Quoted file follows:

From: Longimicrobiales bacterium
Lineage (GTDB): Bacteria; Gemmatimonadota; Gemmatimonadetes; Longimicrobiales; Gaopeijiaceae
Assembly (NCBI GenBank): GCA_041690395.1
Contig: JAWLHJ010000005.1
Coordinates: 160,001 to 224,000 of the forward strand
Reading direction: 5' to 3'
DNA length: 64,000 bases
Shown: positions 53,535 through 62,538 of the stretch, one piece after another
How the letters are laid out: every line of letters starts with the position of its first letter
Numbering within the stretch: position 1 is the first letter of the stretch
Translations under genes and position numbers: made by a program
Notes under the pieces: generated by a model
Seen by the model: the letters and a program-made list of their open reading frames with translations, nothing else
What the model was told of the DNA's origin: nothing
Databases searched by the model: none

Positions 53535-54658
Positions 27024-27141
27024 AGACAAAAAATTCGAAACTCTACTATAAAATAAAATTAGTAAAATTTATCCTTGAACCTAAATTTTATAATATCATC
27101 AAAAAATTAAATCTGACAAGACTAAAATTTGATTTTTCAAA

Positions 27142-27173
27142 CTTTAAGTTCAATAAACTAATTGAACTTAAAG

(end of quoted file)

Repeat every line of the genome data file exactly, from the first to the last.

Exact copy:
From: Longimicrobiales bacterium
Lineage (GTDB): Bacteria; Gemmatimonadota; Gemmatimonadetes; Longimicrobiales; Gaopeijiaceae
Assembly (NCBI GenBank): GCA_041690395.1
Contig: JAWLHJ010000005.1
Coordinates: 160,001 to 224,000 of the forward strand
Reading direction: 5' to 3'
DNA length: 64,000 bases
Shown: positions 53,535 through 62,538 of the stretch, one piece after another
How the letters are laid out: every line of letters starts with the position of its first letter
Numbering within the stretch: position 1 is the first letter of the stretch
Translations under genes and position numbers: made by a program
Notes under the pieces: generated by a model
Seen by the model: the letters and a program-made list of their open reading frames with translations, nothing else
What the model was told of the DNA's origin: nothing
Databases searched by the model: none

Positions 53535-54658
Positions 27024-27141
27024 AGACAAAAAATTCGAAACTCTACTATAAAATAAAATTAGTAAAATTTATCCTTGAACCTAAATTTTATAATATCATC
27101 AAAAAATTAAATCTGACAAGACTAAAATTTGATTTTTCAAA

Positions 27142-27173
27142 CTTTAAGTTCAATAAACTAATTGAACTTAAAG